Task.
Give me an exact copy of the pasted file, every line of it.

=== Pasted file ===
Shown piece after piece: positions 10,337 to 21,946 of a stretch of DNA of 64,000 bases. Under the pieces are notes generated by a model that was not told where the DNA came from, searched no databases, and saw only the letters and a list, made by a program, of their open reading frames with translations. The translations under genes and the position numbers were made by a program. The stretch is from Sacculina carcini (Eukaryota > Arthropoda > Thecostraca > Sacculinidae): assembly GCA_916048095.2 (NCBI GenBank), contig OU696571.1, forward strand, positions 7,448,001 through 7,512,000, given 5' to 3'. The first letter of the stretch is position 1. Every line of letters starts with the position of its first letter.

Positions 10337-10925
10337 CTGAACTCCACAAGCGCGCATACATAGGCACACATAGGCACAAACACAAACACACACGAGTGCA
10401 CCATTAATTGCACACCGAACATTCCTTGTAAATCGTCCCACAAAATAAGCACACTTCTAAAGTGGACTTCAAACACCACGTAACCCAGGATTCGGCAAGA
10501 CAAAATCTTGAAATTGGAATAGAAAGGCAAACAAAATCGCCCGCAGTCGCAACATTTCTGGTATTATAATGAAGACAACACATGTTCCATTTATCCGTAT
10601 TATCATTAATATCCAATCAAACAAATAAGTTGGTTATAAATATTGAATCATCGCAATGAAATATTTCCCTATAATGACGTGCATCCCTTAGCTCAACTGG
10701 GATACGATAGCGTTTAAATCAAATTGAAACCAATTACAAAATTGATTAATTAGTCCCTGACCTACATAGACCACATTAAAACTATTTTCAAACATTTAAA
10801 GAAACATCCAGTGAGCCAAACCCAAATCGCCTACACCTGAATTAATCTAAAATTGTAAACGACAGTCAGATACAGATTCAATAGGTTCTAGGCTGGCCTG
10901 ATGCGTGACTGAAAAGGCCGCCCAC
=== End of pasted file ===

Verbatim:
Shown piece after piece: positions 10,337 to 21,946 of a stretch of DNA of 64,000 bases. Under the pieces are notes generated by a model that was not told where the DNA came from, searched no databases, and saw only the letters and a list, made by a program, of their open reading frames with translations. The translations under genes and the position numbers were made by a program. The stretch is from Sacculina carcini (Eukaryota > Arthropoda > Thecostraca > Sacculinidae): assembly GCA_916048095.2 (NCBI GenBank), contig OU696571.1, forward strand, positions 7,448,001 through 7,512,000, given 5' to 3'. The first letter of the stretch is position 1. Every line of letters starts with the position of its first letter.

Positions 10337-10925
10337 CTGAACTCCACAAGCGCGCATACATAGGCACACATAGGCACAAACACAAACACACACGAGTGCA
10401 CCATTAATTGCACACCGAACATTCCTTGTAAATCGTCCCACAAAATAAGCACACTTCTAAAGTGGACTTCAAACACCACGTAACCCAGGATTCGGCAAGA
10501 CAAAATCTTGAAATTGGAATAGAAAGGCAAACAAAATCGCCCGCAGTCGCAACATTTCTGGTATTATAATGAAGACAACACATGTTCCATTTATCCGTAT
10601 TATCATTAATATCCAATCAAACAAATAAGTTGGTTATAAATATTGAATCATCGCAATGAAATATTTCCCTATAATGACGTGCATCCCTTAGCTCAACTGG
10701 GATACGATAGCGTTTAAATCAAATTGAAACCAATTACAAAATTGATTAATTAGTCCCTGACCTACATAGACCACATTAAAACTATTTTCAAACATTTAAA
10801 GAAACATCCAGTGAGCCAAACCCAAATCGCCTACACCTGAATTAATCTAAAATTGTAAACGACAGTCAGATACAGATTCAATAGGTTCTAGGCTGGCCTG
10901 ATGCGTGACTGAAAAGGCCGCCCAC